Oh, and I agree: not even poetic license can save Morissette’s definition of irony! 🙂
Christopher Gronlund says
I suppose another concern about social media is one day “doing it right,” and amassing a following that detracts from the communication I enjoy with a smaller handful of like-minded people. I know that’s in my own control, but I see writers who blow up and move on to talking with bigger names than the people they chatted with when they were unknown. And I don’t fault them, necessarily for that. But at the same time, there’s an appeal to being like Ferrante or other writers who have made it, but not lost any sense of self along the way by having to perform for the public.
I suppose that’s my craving when it comes to what success looks like to me — not being the writer with hundreds of thousands of Twitter followers and throngs of people who will show up to signings, but making a living doing the writing I love and staying in a vague bubble of stillness that allows me to write to the best of my ability. (While still being in touch with the handfuls of people I genuinely like sharing time and thoughts with.)
Catherine Rourke says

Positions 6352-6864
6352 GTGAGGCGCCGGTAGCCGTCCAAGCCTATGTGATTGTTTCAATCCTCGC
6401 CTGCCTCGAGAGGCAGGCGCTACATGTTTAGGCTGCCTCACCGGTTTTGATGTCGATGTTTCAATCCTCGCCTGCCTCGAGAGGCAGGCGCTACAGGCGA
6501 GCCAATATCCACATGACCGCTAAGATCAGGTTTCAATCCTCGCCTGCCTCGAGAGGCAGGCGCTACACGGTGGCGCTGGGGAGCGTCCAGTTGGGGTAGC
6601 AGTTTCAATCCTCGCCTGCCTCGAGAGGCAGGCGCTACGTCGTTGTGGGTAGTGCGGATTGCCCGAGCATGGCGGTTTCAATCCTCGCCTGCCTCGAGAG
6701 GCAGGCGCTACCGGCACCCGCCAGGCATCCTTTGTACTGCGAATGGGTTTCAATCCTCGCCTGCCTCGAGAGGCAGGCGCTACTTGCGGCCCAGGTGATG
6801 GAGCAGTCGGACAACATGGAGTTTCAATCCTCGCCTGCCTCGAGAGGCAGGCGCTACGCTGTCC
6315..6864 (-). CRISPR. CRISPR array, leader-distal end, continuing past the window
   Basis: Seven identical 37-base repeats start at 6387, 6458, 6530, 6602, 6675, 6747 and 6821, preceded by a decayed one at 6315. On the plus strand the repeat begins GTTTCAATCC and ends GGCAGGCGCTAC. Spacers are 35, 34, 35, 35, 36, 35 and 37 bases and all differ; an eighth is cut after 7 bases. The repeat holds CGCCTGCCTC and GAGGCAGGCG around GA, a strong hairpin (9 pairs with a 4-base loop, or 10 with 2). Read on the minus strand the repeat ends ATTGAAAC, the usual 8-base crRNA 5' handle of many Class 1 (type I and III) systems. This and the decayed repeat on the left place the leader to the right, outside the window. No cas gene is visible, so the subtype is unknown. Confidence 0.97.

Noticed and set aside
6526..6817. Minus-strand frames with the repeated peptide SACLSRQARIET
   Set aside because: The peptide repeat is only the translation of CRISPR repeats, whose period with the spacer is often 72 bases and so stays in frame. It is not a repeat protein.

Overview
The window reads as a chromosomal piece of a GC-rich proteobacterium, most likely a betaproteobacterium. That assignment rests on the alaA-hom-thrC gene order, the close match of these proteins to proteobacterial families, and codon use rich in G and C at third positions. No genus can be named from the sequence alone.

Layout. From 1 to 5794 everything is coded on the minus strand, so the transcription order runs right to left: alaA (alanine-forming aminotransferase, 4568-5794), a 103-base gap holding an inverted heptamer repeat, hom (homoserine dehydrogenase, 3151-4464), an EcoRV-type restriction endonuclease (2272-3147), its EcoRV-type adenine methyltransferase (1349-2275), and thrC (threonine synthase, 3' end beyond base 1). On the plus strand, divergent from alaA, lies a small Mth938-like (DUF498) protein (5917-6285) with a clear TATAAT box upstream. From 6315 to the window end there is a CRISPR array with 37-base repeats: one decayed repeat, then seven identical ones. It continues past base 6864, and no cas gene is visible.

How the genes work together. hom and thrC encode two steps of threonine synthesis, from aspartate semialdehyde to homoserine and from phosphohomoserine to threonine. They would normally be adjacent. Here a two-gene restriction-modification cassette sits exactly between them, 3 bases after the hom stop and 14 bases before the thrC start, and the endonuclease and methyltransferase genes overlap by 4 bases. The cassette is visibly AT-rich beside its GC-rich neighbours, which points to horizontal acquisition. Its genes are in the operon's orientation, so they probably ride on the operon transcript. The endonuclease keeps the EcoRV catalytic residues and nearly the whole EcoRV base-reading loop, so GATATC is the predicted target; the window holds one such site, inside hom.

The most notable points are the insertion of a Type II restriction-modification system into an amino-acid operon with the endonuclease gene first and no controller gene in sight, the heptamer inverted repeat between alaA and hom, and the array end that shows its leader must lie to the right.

This is one of the most refreshing pieces I have read in a long time. I am with you all the way, Christopher. A year ago I gave up my serene but low-paying literary life to return to work as a high-priced hack in a large urban area. What a mistake. After 7 months of stressful 7-day weeks and 16-hour days having to constantly post crap on social media and other shabby channels, I quit and returned to solitude and serenity by the sea. I am barely surviving on Social Security now and have $20 to my name, but the freedom and joy of simplicity, serenity and living in my true literary bliss has bestowed a new definition of wealth. I feel like a millionaire. And I steer clear of social media as much as possible. If that’s what it takes to get the word out today, then I will settle for the peace and quiet of literary obscurity like Elena. Right-minded readers and kindred spirits will find our work by the universal laws of vibrational magnetic attraction.